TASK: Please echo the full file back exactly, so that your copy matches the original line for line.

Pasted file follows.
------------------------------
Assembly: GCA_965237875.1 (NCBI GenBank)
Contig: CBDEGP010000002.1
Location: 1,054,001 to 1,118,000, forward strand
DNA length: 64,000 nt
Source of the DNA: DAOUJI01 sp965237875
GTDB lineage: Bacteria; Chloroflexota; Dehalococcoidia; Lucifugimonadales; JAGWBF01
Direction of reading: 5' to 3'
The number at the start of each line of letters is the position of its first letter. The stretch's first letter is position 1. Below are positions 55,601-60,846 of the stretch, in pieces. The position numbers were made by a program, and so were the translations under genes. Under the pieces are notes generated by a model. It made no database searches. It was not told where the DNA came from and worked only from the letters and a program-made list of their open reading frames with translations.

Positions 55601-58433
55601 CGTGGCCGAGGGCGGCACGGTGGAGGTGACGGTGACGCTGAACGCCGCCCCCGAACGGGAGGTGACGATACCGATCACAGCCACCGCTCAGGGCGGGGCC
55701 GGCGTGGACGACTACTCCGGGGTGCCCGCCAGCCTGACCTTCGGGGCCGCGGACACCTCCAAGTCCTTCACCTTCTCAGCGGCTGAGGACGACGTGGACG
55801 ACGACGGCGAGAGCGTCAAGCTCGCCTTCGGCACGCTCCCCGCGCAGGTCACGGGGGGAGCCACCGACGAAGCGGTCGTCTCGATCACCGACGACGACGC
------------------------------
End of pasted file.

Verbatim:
Assembly: GCA_965237875.1 (NCBI GenBank)
Contig: CBDEGP010000002.1
Location: 1,054,001 to 1,118,000, forward strand
DNA length: 64,000 nt
Source of the DNA: DAOUJI01 sp965237875
GTDB lineage: Bacteria; Chloroflexota; Dehalococcoidia; Lucifugimonadales; JAGWBF01
Direction of reading: 5' to 3'
The number at the start of each line of letters is the position of its first letter. The stretch's first letter is position 1. Below are positions 55,601-60,846 of the stretch, in pieces. The position numbers were made by a program, and so were the translations under genes. Under the pieces are notes generated by a model. It made no database searches. It was not told where the DNA came from and worked only from the letters and a program-made list of their open reading frames with translations.

Positions 55601-58433
55601 CGTGGCCGAGGGCGGCACGGTGGAGGTGACGGTGACGCTGAACGCCGCCCCCGAACGGGAGGTGACGATACCGATCACAGCCACCGCTCAGGGCGGGGCC
55701 GGCGTGGACGACTACTCCGGGGTGCCCGCCAGCCTGACCTTCGGGGCCGCGGACACCTCCAAGTCCTTCACCTTCTCAGCGGCTGAGGACGACGTGGACG
55801 ACGACGGCGAGAGCGTCAAGCTCGCCTTCGGCACGCTCCCCGCGCAGGTCACGGGGGGAGCCACCGACGAAGCGGTCGTCTCGATCACCGACGACGACGC